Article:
The Four Stages of a Pocathon
The Pocathon consists of four stages: Scope and providers, preparation, Pocathon, and assessment.
Scope and provider: Define the scope and requirements what you are looking for. Construct the use cases accordingly to test products. Gain insights and evaluate who provides a feasible solution.
Preparation: Prepare the Pocathon days to run it smoothly. Nothing should negatively impact the teams' performance.
Pocathon: Run the pocathon, test the products, and gain insights.
Assessment: Assess the results and provide hard facts and insights to decide.
We run the Pocathon from preparation to execution, to assessment in two months. The following image illustrates our process with the four stages.
In the following, I'll describe the four stages in more details.
Stage 1: Scope and Provider
The scope of what you're looking for is vital, especially what you're not looking for. Don't get trapped considering irrelevant features. Run workshops to involve stakeholders and users and to collect needs and requirements.
Describe the responsibilities of every component, the ones that are in scope, and the ones that aren't. It helps to argue why a feature is relevant or not with stakeholders and with providers. The clearer you get, the simpler the assessment.
The purpose of the use cases is to test how the product meets the requirements and to gain insights. The use cases need to be realistic enough to set the context right. You gain nothing if you test an assessment criteria twice. For instance, you gain no info when a product has to call two similar APIs.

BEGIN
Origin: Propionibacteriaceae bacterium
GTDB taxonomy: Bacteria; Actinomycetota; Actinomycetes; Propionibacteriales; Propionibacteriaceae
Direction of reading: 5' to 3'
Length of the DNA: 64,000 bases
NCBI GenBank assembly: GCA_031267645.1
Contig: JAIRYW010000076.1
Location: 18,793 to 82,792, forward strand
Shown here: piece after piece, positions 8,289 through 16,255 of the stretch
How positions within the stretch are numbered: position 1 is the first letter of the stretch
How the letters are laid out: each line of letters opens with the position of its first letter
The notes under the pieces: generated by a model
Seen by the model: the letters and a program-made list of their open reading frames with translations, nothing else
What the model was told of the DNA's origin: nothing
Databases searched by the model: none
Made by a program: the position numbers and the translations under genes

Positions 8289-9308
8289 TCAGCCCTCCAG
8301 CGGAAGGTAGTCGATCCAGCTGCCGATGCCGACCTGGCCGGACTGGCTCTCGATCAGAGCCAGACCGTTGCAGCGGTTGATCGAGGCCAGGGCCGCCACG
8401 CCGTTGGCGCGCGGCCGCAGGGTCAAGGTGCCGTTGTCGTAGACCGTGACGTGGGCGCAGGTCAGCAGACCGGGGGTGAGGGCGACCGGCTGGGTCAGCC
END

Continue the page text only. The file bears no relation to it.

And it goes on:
Define challenges and give them teams when they achieve a particular milestone to see how the product might support decision making and how flexible it can be adapted. Select challenges for use cases wisely to gain maximum insight. Note that we asses the product's qualities and not which team has the fastest engineers. Reduce to the max.
Cover your assessment criteria in your use cases and challenges as much as possible. Whatever you can't cover in the use cases, assess it with a workshop or one-on-one interview with the provider.
Stage 2: Pocathon Preparation
You'll need one room to host all teams with sufficient infrastructure (e.g., Internet, electric power). A single room makes it easier for you to move from team to team, be available for questions, and overview the overall progress. Consider a second room for interviews/workshops and probably a larger third room for the pitch that can host all stakeholders, users, and top management.
Fix the dates as fast as possible with the providers. The providers require time to get the resources for the Pocathon. Some providers will argue that it's short notice. Well, this will indicate their flexibility, commitment, and internal decision processes. The way they sell indicates the way they deliver.
Provide a simulation environment if you need to see a product interact with peripheral systems. Real integration adds unnecessary overhead. Just check for relevant integration capabilities. As the simulation environment, we used Node-RED to provide APIs, simulate backends, and even trigger events. We used its dashboard functionality to test and monitor the solutions.
Stage 3: Pocathon Execution
The Pocathon is intense, especially for the teams and for you. Scaling is an issue. You need at least one core team member per two teams. The member helps teams to be successful, answer questions, and gain first-hand insights. Ideally, the core team member has engineering and domain expertise.
Here's our agenda for a three-day Pocathon:
Day 1: The teams will need time to understand your business vision, product need, use cases, and explore the simulation environment. Use the first day to align the teams on what you are looking for. Day 1 sets the context. Consider providing only one use case to not overload teams with information. Finally, do a roundup, check the progress, and adapt the next day accordingly.